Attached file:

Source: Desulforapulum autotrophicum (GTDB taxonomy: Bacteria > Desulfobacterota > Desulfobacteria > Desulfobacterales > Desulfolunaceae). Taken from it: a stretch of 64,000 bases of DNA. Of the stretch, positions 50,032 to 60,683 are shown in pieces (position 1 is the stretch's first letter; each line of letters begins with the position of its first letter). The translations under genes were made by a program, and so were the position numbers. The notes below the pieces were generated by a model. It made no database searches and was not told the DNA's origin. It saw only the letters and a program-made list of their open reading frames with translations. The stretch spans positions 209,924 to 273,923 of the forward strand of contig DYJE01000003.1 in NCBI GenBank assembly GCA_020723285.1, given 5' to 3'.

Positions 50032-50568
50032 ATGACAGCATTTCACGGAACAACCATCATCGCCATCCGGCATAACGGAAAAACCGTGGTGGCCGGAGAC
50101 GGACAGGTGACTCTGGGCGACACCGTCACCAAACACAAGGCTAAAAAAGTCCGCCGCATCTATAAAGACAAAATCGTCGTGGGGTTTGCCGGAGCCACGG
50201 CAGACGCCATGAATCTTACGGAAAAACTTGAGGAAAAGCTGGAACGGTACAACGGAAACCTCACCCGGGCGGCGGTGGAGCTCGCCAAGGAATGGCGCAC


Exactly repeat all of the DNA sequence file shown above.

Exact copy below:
Source: Desulforapulum autotrophicum (GTDB taxonomy: Bacteria > Desulfobacterota > Desulfobacteria > Desulfobacterales > Desulfolunaceae). Taken from it: a stretch of 64,000 bases of DNA. Of the stretch, positions 50,032 to 60,683 are shown in pieces (position 1 is the stretch's first letter; each line of letters begins with the position of its first letter). The translations under genes were made by a program, and so were the position numbers. The notes below the pieces were generated by a model. It made no database searches and was not told the DNA's origin. It saw only the letters and a program-made list of their open reading frames with translations. The stretch spans positions 209,924 to 273,923 of the forward strand of contig DYJE01000003.1 in NCBI GenBank assembly GCA_020723285.1, given 5' to 3'.

Positions 50032-50568
50032 ATGACAGCATTTCACGGAACAACCATCATCGCCATCCGGCATAACGGAAAAACCGTGGTGGCCGGAGAC
50101 GGACAGGTGACTCTGGGCGACACCGTCACCAAACACAAGGCTAAAAAAGTCCGCCGCATCTATAAAGACAAAATCGTCGTGGGGTTTGCCGGAGCCACGG
50201 CAGACGCCATGAATCTTACGGAAAAACTTGAGGAAAAGCTGGAACGGTACAACGGAAACCTCACCCGGGCGGCGGTGGAGCTCGCCAAGGAATGGCGCAC